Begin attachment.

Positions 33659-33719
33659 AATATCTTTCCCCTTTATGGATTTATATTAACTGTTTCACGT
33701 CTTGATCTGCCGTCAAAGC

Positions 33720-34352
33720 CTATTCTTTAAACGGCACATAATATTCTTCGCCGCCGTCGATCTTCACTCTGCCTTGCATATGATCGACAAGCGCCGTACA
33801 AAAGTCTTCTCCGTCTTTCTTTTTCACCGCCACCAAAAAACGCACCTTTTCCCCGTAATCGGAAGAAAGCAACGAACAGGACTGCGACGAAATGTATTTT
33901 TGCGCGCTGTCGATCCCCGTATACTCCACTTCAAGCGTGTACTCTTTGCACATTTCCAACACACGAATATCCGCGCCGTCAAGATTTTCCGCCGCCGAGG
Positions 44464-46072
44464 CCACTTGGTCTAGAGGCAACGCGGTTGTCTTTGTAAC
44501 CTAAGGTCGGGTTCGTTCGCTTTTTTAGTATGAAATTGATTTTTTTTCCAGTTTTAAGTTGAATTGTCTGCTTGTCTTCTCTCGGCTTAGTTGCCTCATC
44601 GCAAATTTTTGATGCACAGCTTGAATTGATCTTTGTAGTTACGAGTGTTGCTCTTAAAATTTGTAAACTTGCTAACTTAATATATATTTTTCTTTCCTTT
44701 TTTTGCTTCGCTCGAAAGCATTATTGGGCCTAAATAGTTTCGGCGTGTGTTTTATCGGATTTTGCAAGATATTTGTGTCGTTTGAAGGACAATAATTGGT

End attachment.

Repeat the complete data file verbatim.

Positions 33659-33719
33659 AATATCTTTCCCCTTTATGGATTTATATTAACTGTTTCACGT
33701 CTTGATCTGCCGTCAAAGC

Positions 33720-34352
33720 CTATTCTTTAAACGGCACATAATATTCTTCGCCGCCGTCGATCTTCACTCTGCCTTGCATATGATCGACAAGCGCCGTACA
33801 AAAGTCTTCTCCGTCTTTCTTTTTCACCGCCACCAAAAAACGCACCTTTTCCCCGTAATCGGAAGAAAGCAACGAACAGGACTGCGACGAAATGTATTTT
33901 TGCGCGCTGTCGATCCCCGTATACTCCACTTCAAGCGTGTACTCTTTGCACATTTCCAACACACGAATATCCGCGCCGTCAAGATTTTCCGCCGCCGAGG
Positions 44464-46072
44464 CCACTTGGTCTAGAGGCAACGCGGTTGTCTTTGTAAC
44501 CTAAGGTCGGGTTCGTTCGCTTTTTTAGTATGAAATTGATTTTTTTTCCAGTTTTAAGTTGAATTGTCTGCTTGTCTTCTCTCGGCTTAGTTGCCTCATC
44601 GCAAATTTTTGATGCACAGCTTGAATTGATCTTTGTAGTTACGAGTGTTGCTCTTAAAATTTGTAAACTTGCTAACTTAATATATATTTTTCTTTCCTTT
44701 TTTTGCTTCGCTCGAAAGCATTATTGGGCCTAAATAGTTTCGGCGTGTGTTTTATCGGATTTTGCAAGATATTTGTGTCGTTTGAAGGACAATAATTGGT